A stunning day of autumn sunshine saw 50 volunteers, task leaders and Friends of the Lake District staff who took part in the Friends’ big volunteer event Haweswater Fell Care Day on Thursday 4th November.

After an enforced break due to the pandemic in 2020, our 21st large scale volunteer Fell Care Day saw an enthusiastic band of volunteers taking part in a range of conservation tasks around Haweswater and Orton which yielded some impressive results for the area:

  • 50 volunteers
  • 150 juniper trees carried up above Blea Water and planted,
  • 15 bags of peat-free compost (22,500 litres!) moved to fill raised beds in the RSPB Naddle tree nursery
  • 10 km of upland trails (bridleway and footpaths) maintained by the Fix the Fells volunteer group.
  • 1000 tree guards removed at woodland in Orton, which will be recycled.
  • 3 metres of dry stone wall repaired
  • Approximately 200 pieces of cakes consumed

The impact on the ground was significant too with a dry stone wall gap fixed, 10 km of path repaired, 150 junipers planted, several tonnes of compost moved, over 1000 tree guards removed from woodland in Orton, and approximately 200 slices of cake eaten.

Spike Webb, warden at RSPB Haweswater led a team of volunteers who carried juniper saplings and equipment 2km up the fell to above Blea Water and then planted the trees out.

He said: “We planted 150 juniper up at Blea Water, each with a mesh cage to protect them from deer and sheep. We had 20 volunteers and it was great to be able to get all the trees and tools up the fell in one go - it was a 2km walk up a fairly steep route - without that much help we would have taken several days to complete this job as there is no vehicle access.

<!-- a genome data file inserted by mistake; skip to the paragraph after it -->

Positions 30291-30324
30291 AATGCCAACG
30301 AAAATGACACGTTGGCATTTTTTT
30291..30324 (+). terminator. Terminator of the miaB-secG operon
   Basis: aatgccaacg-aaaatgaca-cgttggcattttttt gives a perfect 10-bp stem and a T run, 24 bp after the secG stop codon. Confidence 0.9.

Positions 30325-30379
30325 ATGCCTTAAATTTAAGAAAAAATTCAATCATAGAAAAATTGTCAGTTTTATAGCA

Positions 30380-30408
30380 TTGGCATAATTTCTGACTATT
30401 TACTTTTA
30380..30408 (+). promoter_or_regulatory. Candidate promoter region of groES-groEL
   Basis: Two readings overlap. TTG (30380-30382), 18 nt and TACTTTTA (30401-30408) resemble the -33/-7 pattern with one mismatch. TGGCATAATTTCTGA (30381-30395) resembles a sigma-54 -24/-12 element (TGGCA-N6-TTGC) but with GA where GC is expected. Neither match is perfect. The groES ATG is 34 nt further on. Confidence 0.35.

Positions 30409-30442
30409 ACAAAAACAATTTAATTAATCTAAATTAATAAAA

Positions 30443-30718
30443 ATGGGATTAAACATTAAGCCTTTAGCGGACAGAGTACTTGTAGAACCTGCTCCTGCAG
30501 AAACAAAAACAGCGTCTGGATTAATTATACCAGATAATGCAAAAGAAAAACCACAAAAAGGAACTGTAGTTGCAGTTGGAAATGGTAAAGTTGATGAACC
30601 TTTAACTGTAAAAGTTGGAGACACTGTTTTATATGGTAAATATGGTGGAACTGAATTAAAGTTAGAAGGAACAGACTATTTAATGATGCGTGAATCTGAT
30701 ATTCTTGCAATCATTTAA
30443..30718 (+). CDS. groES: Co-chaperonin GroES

“It was a fantastic day helped by the good weather and everyone worked hard and enjoyed their time in such a beautiful location. Some of the volunteers enquired about joining us for more workparty days!”

Photo: Volunteers planting juniper high above Blea Water, Haweswater.

The planting is part of a larger scale project of habitat restoration at Haweswater by the RSPB and United Utilities.

Volunteers also helped repair and maintain 10km of upland paths with the Fix the Fells team, repaired a dry stone wall and removed 1000 tree guards at woodland in Orton, which will be recycled. At the end of the day a great spotted woodpecker was seen working its way round the base of the newly revealed tree trunks, picking off grubs exposed by the removal of the guards.

In the RSPB's Naddle tree nursery volunteers emptied 22,500 litres of peat free compost into large raised beds. The beds will be used to raise native trees from seed collected on the Haweswater site. They will then be planted back out on site as part of a landscape scale restoration project. Some volunteers also spent part of the day processing crab apple seed ready to be stratified over winter and weeding juniper plants in the juniper nursery.

Douglas Chalmers of Friends of the Lake District said: “It was great to be able to hold a Fell Care Day again and to see some long time volunteers as well as meeting some new ones. Thanks to them for all their hard work, to activity leaders from RSPB Haweswater and Fix the Fells, and last but not least to Willans in Kendal for generously providing the cake!”

For more photos of the day, see our facebook page.

Fell Care Days will return in 2022. Friends of the Lake District also runs smaller scale volunteer conservation days each week all year round. See https://www.friendsofthelakedistrict.org.uk/volunteering for more information.

Above: one of 150 juniper shrubs planted at Haweswater Fell Care Day